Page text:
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Ichiro Suzuki and other memorably forgettable Yankees

Looking back at high profile players' low-key tenures in the Bronx

Lisa Blumenfeld/Getty Images

It's been about a week since Ichiro Suzuki signed with the Miami Marlins, thus offering unceremonious closure to his time with the Yankees organization. Looking back, it's almost hard to believe he spent nearly two and a half seasons in the Bronx. He wasn't marred by injuries and his production wasn't terrible, even if it was far from what it was in his prime years. The Yankees are no strangers to having players who were once perennial all-stars come aboard during the back-end of their careers, but it's not as common for them to have them assume the diminished role of a fringe third/fourth outfielder. Ichiro was never a disappointment, nor was he a savior. He was an afterthought (we learned yesterday that this was not something he was crazy about).

When all is said and done, Ichiro was a pioneer for Japanese position-players, an electrifying talent, and a shoe-in for Cooperstown. However, when his career highlights are shown you probably won't see much of him in a Yankee uniform. Well, except for this play...

This got me thinking about all the players in recent memory that had built up significant resumes elsewhere, only to come to the Yankees for brief, fairly insignificant stretches. The kind of guys who, when you look at their Baseball Reference page years down the road, have you doing a double take when you see that "NYY" listed next to one of their later seasons. The guys we know and love as baseball fans, but didn't get enough of a chance to develop a connection with as Yankee fans. Here are a few of my favorite "Oh yeah, they had a stint with the Yankees" Yankees from the last fifteen years:

Lance Berkman (2010)

Acquired in a deadline deal with Houston in exchange for Mark Melancon and Jimmy Paredes, the Yankees hoped a change of environment would lead to the Big Puma rediscovering his stroke. Unfortunately, aside from the ALDS homer above, Lance was unable to inject any power into the lineup. He went on to bounce back the next year with the World Champion St. Louis Cardinals before ending his career back in Texas, this time with the Rangers.

Ivan Rodriguez (2008)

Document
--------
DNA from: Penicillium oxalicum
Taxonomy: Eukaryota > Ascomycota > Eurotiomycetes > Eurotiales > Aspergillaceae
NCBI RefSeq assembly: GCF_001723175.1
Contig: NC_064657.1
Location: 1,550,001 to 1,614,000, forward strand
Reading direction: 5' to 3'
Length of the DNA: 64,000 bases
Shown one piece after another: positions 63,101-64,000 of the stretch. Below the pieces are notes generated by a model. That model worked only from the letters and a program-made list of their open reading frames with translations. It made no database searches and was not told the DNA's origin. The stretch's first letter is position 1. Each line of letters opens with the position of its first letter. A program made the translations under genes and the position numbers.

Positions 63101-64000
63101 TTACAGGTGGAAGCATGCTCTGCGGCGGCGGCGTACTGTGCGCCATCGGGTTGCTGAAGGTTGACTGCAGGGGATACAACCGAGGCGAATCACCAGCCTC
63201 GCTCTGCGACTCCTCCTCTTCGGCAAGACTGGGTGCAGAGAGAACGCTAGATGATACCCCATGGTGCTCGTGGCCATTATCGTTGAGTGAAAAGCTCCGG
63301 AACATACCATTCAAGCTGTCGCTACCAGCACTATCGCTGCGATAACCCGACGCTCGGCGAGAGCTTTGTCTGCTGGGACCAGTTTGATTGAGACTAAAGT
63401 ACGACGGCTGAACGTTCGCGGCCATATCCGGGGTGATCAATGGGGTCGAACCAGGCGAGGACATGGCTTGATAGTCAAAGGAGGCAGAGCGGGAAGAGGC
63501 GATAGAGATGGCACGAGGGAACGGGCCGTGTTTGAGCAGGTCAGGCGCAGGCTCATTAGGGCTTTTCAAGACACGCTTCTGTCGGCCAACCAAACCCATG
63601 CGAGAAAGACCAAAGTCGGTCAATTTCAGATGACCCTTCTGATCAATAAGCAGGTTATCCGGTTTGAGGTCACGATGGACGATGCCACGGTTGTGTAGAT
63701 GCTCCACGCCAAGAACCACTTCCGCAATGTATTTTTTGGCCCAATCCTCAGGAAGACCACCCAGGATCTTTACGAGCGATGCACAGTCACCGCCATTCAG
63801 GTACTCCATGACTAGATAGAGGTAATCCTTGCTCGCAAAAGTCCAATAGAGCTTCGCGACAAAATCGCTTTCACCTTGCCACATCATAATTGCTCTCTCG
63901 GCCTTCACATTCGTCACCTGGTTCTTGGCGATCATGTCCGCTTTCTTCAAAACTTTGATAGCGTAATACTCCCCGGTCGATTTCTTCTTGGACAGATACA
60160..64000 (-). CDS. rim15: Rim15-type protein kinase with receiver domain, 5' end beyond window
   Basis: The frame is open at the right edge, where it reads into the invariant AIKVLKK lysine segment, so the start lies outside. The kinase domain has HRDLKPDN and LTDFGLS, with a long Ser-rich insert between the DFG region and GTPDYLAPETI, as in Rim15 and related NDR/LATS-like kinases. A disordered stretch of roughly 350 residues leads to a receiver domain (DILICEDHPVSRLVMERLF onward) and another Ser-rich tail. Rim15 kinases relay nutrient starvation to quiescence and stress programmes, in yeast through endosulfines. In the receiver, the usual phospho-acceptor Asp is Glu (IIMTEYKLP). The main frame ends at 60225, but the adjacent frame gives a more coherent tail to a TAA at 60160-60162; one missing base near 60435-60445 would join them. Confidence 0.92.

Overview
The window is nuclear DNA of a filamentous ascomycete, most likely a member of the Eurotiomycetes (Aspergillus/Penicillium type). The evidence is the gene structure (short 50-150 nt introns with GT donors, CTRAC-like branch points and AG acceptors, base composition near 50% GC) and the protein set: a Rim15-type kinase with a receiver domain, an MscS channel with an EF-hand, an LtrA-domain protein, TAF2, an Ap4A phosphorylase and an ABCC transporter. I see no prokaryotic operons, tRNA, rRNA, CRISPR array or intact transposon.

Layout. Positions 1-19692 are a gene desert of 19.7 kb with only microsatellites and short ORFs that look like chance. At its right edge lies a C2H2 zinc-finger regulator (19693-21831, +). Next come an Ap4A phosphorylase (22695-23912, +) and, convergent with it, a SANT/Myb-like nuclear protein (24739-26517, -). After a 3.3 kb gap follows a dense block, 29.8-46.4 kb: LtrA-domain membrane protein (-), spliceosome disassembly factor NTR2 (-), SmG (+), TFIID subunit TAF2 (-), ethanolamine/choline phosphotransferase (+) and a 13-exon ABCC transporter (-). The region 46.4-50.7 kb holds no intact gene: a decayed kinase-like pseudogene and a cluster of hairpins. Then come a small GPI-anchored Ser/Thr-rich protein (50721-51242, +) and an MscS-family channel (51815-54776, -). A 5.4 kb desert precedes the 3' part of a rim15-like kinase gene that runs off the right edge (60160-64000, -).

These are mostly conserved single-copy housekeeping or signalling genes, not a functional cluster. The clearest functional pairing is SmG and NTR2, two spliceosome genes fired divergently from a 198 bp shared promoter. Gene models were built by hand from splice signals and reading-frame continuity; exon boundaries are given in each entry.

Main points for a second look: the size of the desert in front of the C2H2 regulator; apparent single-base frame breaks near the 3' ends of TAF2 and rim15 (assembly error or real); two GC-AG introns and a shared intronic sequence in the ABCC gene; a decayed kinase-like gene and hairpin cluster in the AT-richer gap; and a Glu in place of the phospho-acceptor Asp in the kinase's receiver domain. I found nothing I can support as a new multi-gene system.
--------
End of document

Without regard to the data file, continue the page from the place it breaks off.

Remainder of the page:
Another product of a deadline trade, the Yanks brought in Pudge from Detroit after Jorge was sidelined for the season due to shoulder surgery. Despite being 36 at the time, Rodriguez was still one of the best two-way catchers in the game and a more than serviceable replacement. He saw a drastic dip in offensive production in New York, and wound up platooning behind the plate with Jose Molina. The Yankees missed the playoffs, and Pudge would leave in free agency for the Astros.

Kenny Lofton (2004)

Between 2002 and 2007, Lofton played for nine different teams. One of his stops on his six-season tour de Major League Baseball was in the Bronx. Like Ichiro, he performed okay, but guys who rely on their legs tend to lose effectiveness in their late 30's, and Lofton only had seven stolen bases for the year. Lofton was sent to Philadelphia after the season in exchange for reliever Felix Rodriguez.

John Olerud (2004)

Batting champion, Gold Glove winner, and All-Star first baseman John Olerud was another midseason injury replacement whose tenure with the Yanks lasted under 50 games. The 35 year-old Olerud gave the Yanks all they could have asked for, playing superb defense while hitting to the tune of .280/.367/.396.

Jose Canseco (2000)

If you're going to associate Canseco with a team, it's got to be the "Bash Brother" Oakland A's teams of the late 80's and early 90's, though lately Canseco's reputation is closer to that of a reality star. Canseco hit 462 juice-fueled home runs over the course of his career, with six of those coming during his brief stint in the Bronx.

Those are the players that I still find odd to see in pinstripes from time to time. Who are your's?